By Nadia Pontes
BRASÍLIA (Thomson Reuters Foundation) - As at least 130 countries prepare to sign the Paris climate agreement in New York later this month, environmental experts have warned that enthusiasm for climate change action may be waning in Brazil.
The political and economic crises now rocking the Latin American heavyweight could undermine the key role played by Brazil in shaping the new international deal to curb global warming, they say.
“It is very clear that the federal government is struggling for its political survival. As a consequence, the climate change agenda is frozen,” said Carlos Rittl, executive secretary of the Climate Observatory, a Brasília-based coalition of 35 non-governmental groups.
President Dilma Rousseff faces charges of breaking budget laws to support her re-election in 2014. This week, a committee of the lower house of Congress recommended her impeachment, with a vote in the full lower house expected on Sunday.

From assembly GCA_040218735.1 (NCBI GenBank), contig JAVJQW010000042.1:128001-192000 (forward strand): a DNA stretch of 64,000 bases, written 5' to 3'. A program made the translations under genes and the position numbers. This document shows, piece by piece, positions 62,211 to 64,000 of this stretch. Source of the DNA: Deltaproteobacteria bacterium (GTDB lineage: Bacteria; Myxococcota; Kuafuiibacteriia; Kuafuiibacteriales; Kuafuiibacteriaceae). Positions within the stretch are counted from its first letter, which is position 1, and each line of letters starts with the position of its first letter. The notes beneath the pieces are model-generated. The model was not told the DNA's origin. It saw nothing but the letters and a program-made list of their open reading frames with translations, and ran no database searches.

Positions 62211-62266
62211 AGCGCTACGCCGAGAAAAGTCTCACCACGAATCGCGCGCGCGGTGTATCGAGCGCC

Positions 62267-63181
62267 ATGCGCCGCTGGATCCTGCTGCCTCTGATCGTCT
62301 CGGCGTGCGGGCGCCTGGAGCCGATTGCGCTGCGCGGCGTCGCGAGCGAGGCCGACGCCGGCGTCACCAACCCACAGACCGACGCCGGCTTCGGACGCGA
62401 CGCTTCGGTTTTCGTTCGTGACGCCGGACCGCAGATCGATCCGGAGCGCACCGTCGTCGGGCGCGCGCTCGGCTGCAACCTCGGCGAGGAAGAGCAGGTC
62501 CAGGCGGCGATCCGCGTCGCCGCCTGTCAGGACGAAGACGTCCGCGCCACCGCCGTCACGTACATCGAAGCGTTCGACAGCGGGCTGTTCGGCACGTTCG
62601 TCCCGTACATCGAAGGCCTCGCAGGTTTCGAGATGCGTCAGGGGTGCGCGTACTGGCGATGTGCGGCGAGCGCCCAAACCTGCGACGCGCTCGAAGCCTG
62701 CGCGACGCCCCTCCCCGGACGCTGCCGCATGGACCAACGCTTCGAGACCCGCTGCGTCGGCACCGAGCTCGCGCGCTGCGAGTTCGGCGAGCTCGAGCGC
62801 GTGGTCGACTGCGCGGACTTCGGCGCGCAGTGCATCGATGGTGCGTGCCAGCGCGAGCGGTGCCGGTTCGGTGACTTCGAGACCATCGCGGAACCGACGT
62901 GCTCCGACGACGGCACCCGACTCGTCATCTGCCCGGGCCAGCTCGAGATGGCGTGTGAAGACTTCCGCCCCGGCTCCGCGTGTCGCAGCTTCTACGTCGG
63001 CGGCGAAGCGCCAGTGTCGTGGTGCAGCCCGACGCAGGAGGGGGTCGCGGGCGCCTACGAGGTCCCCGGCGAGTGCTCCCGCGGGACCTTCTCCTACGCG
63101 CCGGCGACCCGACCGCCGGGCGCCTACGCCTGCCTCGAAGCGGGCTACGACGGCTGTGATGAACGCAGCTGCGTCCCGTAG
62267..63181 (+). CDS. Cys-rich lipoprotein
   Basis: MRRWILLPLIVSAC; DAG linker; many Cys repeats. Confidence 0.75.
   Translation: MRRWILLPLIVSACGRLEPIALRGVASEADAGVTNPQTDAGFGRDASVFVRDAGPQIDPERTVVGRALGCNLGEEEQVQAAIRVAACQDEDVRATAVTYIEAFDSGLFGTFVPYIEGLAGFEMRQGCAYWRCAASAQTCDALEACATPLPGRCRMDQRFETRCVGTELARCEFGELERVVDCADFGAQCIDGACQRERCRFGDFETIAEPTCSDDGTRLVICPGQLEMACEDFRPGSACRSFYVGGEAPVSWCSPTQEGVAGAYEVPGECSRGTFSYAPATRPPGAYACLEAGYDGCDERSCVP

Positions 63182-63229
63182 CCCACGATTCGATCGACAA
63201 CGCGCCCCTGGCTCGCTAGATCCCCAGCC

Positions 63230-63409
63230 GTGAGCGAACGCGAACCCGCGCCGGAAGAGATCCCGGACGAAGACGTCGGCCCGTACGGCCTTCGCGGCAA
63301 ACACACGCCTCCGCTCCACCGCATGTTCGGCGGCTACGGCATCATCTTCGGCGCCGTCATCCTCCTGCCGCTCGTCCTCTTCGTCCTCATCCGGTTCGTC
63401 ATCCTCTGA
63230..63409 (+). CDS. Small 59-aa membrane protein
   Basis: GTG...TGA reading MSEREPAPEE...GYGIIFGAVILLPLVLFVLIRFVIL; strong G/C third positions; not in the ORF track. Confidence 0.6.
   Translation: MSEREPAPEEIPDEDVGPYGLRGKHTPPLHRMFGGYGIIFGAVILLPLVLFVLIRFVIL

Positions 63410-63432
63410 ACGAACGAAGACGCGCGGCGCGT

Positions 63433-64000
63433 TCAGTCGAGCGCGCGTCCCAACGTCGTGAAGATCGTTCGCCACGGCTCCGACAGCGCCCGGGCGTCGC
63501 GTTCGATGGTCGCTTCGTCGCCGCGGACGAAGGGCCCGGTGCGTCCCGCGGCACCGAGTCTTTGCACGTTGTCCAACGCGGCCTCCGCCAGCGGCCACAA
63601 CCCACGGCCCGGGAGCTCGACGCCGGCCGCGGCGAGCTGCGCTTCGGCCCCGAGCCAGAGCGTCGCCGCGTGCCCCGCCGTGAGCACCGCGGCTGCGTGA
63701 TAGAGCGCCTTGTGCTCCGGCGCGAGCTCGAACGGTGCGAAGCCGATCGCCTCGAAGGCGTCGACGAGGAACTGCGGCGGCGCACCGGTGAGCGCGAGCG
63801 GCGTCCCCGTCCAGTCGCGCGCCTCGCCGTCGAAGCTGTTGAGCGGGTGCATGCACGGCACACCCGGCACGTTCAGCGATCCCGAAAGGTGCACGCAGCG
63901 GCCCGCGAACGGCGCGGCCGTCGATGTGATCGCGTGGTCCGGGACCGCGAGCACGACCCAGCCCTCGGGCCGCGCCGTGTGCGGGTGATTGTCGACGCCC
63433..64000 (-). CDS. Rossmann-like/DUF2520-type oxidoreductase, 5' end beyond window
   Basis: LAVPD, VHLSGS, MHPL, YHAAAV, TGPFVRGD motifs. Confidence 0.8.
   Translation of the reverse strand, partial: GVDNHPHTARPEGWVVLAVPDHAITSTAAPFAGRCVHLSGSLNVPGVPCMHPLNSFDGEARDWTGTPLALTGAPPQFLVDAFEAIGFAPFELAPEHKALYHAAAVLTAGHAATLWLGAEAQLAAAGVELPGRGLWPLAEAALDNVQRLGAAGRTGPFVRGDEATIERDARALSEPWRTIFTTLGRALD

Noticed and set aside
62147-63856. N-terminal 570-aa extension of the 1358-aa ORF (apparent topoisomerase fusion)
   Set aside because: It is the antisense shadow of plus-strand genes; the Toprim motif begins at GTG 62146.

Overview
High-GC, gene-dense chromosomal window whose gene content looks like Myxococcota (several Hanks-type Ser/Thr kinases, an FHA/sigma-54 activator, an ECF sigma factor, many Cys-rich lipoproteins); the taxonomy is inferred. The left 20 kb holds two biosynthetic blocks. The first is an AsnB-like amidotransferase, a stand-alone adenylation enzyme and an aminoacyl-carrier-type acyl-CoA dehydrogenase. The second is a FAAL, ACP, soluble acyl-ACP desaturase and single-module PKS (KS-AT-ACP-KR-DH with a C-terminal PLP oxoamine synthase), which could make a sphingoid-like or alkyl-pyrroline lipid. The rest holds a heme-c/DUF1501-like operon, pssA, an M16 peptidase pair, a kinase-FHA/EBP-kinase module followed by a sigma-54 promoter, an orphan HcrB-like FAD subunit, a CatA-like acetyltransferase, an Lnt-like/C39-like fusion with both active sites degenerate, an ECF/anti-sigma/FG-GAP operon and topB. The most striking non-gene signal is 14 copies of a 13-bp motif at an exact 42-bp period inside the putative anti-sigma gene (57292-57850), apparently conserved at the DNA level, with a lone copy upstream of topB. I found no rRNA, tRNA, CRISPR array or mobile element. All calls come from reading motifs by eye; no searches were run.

Meanwhile, Brazilians are grappling with a major corruption scandal over a kickback scheme at state-run oil company Petrobras, and hard times after a decade of prosperity. The economy suffered its worst slump for a quarter of a century last year and unemployment is rising.
Brazilian diplomats are expected to attend the U.N. signing ceremony for the Paris climate deal on April 22. But there are growing concerns the country's woes could thwart efforts to meet the pledges made in its contribution to the global agreement reached in December.
Brazil has set a target to cut its carbon emissions 37 percent from 2005 levels by 2025, and has indicated an "intended reduction" of 43 percent by 2030.